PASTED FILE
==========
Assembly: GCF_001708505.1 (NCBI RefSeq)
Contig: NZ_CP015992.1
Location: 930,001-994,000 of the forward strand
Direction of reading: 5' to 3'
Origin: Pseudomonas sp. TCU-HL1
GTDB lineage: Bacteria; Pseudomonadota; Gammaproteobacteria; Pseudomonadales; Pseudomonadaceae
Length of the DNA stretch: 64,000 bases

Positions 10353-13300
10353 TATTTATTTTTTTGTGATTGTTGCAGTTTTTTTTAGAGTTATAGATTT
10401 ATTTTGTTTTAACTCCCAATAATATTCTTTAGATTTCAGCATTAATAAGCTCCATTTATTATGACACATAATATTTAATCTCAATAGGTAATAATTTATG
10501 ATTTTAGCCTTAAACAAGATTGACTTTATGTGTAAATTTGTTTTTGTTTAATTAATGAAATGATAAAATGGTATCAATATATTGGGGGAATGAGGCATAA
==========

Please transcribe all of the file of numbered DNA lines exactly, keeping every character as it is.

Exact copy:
Assembly: GCF_001708505.1 (NCBI RefSeq)
Contig: NZ_CP015992.1
Location: 930,001-994,000 of the forward strand
Direction of reading: 5' to 3'
Origin: Pseudomonas sp. TCU-HL1
GTDB lineage: Bacteria; Pseudomonadota; Gammaproteobacteria; Pseudomonadales; Pseudomonadaceae
Length of the DNA stretch: 64,000 bases

Positions 10353-13300
10353 TATTTATTTTTTTGTGATTGTTGCAGTTTTTTTTAGAGTTATAGATTT
10401 ATTTTGTTTTAACTCCCAATAATATTCTTTAGATTTCAGCATTAATAAGCTCCATTTATTATGACACATAATATTTAATCTCAATAGGTAATAATTTATG
10501 ATTTTAGCCTTAAACAAGATTGACTTTATGTGTAAATTTGTTTTTGTTTAATTAATGAAATGATAAAATGGTATCAATATATTGGGGGAATGAGGCATAA